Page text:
Pelosi: U.S. Must Work with China on ‘Overriding’ Climate Issue Despite Uyghur ‘Genocide’

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In a moderated conversation Thursday ahead of the G7 Speakers’ meeting in London, Democratic House Speaker Nancy Pelosi urged international cooperation with China to curb climate change while acknowledging the regime’s perpetration of “genocide” in the Xinjiang region and “suppression of democracy” in Hong Kong.

“With their military aggression in the South China sea, with their continuation of genocide in Xinjiang province, with their violation of cultural, linguistic, religious priority of Tibet, with their suppression of democracy in Hong Kong, and other parts of China as well…,” Pelosi said, referencing Beijing’s authoritarian record of oppressing minorities and forcefully silencing dissent.

China has been accused of committing a genocide against the Uyghur Muslim minority in the Xinjiang region, with researchers uncovering concentration camps on satellite images. Survivors have reported the systematic forced sterilization of Uyghur women as part of a campaign to reduce the birthrate of minority populations in China’s remote western provinces.

Despite those atrocities, Pelosi said the U.S. must collaborate with China on the climate crisis, stipulating that she’s considered “one of the most unpopular Americans in China.”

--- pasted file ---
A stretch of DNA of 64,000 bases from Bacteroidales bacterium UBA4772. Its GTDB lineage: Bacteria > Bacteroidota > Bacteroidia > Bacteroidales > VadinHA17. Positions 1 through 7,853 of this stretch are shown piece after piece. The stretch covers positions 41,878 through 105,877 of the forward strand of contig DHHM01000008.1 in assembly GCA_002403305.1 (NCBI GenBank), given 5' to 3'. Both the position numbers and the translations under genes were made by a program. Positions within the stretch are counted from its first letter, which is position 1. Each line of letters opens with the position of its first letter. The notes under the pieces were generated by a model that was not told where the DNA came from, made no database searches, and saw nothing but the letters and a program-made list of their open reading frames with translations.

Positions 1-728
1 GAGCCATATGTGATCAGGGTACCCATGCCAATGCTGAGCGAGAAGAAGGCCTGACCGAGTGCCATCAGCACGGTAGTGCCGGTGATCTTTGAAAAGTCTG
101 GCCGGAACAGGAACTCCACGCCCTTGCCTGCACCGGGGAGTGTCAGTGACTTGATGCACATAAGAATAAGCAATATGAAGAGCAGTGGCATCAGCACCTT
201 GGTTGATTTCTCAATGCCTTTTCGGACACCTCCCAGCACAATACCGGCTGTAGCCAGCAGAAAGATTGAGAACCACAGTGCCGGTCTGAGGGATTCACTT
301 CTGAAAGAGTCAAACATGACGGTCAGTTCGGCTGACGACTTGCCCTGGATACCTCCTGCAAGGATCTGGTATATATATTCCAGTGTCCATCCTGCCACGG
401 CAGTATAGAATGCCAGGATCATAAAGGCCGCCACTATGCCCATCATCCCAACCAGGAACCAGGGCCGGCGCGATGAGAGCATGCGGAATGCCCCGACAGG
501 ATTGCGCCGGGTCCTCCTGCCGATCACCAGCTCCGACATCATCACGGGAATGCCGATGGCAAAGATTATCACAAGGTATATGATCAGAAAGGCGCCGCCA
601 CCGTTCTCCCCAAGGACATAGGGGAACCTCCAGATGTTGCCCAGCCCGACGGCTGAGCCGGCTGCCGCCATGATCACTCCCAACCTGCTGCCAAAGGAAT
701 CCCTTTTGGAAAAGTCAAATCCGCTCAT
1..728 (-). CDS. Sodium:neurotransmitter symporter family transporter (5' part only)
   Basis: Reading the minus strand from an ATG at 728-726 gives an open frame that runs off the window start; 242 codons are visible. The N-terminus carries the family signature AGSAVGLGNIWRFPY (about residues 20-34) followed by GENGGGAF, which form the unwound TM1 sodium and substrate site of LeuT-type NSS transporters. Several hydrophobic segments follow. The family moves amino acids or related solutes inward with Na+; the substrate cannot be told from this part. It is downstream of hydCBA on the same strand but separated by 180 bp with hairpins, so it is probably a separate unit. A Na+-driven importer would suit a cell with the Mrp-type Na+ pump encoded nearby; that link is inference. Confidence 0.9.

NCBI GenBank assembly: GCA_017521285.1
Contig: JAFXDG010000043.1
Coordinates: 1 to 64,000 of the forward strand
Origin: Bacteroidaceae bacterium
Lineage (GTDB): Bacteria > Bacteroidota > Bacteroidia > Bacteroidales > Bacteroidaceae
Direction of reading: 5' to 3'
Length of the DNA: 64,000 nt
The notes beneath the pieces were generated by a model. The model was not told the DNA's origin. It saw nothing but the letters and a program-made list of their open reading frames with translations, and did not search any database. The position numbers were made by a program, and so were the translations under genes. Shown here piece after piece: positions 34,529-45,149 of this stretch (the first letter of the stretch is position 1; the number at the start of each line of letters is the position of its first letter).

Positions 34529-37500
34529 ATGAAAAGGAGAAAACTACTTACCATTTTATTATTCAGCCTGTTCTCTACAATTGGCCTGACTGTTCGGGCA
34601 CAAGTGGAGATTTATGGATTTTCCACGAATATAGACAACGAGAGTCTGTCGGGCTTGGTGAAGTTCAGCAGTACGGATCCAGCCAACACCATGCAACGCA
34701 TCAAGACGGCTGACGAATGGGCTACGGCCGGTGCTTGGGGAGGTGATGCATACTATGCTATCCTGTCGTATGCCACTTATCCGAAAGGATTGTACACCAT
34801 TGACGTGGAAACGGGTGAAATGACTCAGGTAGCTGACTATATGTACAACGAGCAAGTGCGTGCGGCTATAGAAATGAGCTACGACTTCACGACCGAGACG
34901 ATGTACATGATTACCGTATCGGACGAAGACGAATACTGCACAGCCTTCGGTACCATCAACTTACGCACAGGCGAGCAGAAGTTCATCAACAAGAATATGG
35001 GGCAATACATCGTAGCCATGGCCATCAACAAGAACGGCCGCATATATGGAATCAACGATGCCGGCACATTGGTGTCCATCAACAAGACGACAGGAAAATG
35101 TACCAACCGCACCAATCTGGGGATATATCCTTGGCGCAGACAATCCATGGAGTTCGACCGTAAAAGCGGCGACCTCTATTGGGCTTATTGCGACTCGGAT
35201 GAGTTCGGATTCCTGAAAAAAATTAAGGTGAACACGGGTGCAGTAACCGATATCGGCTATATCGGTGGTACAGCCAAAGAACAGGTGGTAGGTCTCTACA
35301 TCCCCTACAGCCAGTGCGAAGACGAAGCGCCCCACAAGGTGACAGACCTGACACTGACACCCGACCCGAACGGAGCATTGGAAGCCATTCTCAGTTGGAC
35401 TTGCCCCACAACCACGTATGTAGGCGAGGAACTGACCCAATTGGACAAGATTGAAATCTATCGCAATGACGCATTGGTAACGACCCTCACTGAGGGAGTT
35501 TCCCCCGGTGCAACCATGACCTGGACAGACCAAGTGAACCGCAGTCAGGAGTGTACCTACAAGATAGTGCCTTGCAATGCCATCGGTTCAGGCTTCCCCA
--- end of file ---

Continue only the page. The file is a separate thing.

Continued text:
“Having said all of that…we have to work together on climate. Climate is an overriding issue and China is the leading emitter in the world, the U.S. too and developed world too, but we must work together. So we have to have a level of communication, whether its COVID, whether its terrorism, or whether its climate…,” she added.

Former President Trump said that part of his justification for withdrawing the United States from the Paris Climate Accords was that the agreement placed a disproportionate economic burden on the U.S. while doing little to ensure that China, the world’s worst polluter, would comply with emissions standards. While China’s leader, Xi Jinping, promises that his nation’s carbon emissions will start to decrease by 2030, they are growing at the fastest pace in more than a decade, according to the Climate Brief.

As the United States gradually becomes less dependent on coal for energy production, switching to alternatives such as natural gas, carbon emissions have fallen.

In 2007, the U.S. generated 6 billion metric tons of carbon dioxide, while that amount was only 4.5 billion metric tons last year. By contrast, China generated an estimated 14.4 billion metric tons in 2020.

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